Now this is something special. A YouTube filmmaker called the “Humble Professor” created this hour-long video analysis of Hayao Miyazaki’s 1979 action-caper, Lupin III: The Castle of Cagliostro. Watching this evening, I was greatly impressed by the author’s depth of knowledge of both the movie, displaying a keen understanding of Japanese animation theory and story structure. These are the kind of documentaries you expect to find on Criterion Collection releases. I came away inspired and a little wiser.
Specifically, this video focuses on three key sequences in the movie: the car chase (animated by the great Kazuhide Tomonoga), the scene of Lupin and Clarisse in the tower, and the elaborate chase sequence involving Lupin and Chief Zenigata throughout the castle. Going beyond mere fan service, the Humble Professor demonstrates in great detail how these scenes are assembled, their significance to the overall story structure, and the considerable intelligence and planning involved in its execution. Miyazaki’s obsession with layout design and planning is demonstrated brilliantly, particularly in regards to the Cagliostro Castle itself, which is both enormously complex and logically precise. Here is where a decade’s worth of experience in layout and scene design pays dividends.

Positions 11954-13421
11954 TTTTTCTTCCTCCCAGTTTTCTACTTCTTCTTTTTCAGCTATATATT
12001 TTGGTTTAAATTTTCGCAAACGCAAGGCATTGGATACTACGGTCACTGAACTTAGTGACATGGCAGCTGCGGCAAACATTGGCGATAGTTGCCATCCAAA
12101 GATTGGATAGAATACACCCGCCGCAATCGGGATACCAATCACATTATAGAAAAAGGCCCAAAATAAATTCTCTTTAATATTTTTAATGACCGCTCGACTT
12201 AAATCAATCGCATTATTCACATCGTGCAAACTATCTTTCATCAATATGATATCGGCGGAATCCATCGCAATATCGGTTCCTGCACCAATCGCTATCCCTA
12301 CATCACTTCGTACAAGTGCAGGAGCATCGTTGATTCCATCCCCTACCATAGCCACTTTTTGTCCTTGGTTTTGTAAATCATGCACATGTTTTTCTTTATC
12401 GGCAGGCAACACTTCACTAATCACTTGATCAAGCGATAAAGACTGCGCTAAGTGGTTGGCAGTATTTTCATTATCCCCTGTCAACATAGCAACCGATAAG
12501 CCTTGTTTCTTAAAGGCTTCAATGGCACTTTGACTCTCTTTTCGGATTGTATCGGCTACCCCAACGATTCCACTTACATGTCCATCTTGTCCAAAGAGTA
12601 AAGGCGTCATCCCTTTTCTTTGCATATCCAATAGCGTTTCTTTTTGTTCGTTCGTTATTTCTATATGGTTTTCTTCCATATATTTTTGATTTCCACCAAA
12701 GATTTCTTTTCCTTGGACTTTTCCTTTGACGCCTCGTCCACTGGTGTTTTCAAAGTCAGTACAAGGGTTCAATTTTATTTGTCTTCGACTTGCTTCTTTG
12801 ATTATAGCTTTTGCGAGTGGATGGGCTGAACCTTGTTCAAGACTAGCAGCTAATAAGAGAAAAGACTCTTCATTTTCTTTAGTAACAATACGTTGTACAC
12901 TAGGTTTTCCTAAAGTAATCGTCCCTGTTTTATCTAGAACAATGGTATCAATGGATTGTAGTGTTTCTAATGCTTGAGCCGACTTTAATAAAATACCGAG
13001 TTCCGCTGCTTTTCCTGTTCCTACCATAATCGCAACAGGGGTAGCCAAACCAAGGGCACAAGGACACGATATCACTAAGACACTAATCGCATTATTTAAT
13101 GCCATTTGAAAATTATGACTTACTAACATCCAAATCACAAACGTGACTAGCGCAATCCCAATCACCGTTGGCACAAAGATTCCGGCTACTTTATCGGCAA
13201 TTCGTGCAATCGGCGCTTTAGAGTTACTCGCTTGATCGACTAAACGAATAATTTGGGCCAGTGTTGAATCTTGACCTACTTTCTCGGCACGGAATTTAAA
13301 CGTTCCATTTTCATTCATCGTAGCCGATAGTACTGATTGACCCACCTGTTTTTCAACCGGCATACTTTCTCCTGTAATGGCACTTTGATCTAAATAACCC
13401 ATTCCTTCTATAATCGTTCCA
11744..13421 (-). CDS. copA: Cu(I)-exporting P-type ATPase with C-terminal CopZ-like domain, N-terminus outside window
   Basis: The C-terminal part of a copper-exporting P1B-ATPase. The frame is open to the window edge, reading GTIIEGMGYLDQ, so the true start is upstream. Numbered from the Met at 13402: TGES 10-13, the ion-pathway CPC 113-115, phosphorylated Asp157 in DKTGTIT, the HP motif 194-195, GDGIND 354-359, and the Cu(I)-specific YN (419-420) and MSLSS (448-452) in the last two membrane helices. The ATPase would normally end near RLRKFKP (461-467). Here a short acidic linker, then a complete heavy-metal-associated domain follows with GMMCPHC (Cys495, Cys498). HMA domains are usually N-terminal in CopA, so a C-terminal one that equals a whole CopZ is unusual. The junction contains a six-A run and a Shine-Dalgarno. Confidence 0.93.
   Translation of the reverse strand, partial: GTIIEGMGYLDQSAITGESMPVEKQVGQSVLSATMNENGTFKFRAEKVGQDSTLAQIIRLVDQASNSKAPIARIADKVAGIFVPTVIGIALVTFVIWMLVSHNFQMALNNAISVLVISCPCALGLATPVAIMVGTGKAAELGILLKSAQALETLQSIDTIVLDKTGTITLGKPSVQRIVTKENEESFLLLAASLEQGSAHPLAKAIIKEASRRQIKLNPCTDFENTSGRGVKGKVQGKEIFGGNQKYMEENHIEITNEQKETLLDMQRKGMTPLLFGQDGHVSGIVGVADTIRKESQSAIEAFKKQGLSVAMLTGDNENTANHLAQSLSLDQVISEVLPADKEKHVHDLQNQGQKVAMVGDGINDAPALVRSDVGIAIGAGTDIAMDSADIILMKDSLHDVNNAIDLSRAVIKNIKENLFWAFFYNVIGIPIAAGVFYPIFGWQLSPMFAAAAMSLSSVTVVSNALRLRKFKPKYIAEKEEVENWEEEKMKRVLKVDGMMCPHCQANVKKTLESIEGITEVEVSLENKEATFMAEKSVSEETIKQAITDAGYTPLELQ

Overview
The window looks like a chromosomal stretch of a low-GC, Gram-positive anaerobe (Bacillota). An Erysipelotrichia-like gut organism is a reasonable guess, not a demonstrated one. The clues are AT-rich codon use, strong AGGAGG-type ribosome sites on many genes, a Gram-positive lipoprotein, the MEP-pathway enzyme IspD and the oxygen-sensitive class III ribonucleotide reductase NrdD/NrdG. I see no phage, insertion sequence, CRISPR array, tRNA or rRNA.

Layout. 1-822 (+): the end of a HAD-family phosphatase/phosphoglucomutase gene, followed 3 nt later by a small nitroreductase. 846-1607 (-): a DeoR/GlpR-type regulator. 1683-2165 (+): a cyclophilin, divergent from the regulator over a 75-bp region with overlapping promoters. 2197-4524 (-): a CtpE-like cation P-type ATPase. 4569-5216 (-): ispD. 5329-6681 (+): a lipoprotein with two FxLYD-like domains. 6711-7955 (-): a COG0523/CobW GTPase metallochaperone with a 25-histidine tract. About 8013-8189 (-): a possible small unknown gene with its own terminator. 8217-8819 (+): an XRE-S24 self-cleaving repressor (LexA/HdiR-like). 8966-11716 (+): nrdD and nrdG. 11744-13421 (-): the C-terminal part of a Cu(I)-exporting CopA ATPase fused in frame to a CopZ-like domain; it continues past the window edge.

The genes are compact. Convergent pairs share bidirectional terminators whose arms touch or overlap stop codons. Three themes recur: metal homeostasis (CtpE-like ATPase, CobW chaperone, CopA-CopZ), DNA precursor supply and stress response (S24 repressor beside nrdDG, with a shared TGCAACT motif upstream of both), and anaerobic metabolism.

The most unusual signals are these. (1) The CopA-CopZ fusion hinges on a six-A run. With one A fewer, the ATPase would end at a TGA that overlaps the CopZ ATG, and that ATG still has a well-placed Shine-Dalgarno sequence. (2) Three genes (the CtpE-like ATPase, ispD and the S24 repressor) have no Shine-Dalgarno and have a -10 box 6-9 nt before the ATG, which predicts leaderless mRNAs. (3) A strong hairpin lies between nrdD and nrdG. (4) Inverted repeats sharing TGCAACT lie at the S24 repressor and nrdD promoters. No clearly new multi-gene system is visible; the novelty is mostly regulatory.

With this documentary, the Humble Professor argues that Castle of Cagliostro is not only a great animated movie, but a great movie, period. It demonstrates that unique way that Japanese anime is influenced by live-action cinema and comic books. There’s a gritty realism, balanced by cartoon-ish surrealism, but bound to its rules honestly. I can’t think of another movie that can behave like Alfred Hitchcock, Jean-Pierre Melville, or Frederico Fellini one minute; Wile E.Coyote cartoon mayhem the next. The sheer audacity of it all! It’s smart, clever, witty, very funny, and very honest. Cagliostro is “adult animation” is the truest and best sense, and if Miyazaki’s career ended here, he would still deserve a place among the great film artists.
The Castle of Cagliostro remains, in my opinion, criminally underrated among most Hayao Miyazaki fans. Perhaps this documentary could help change that a little.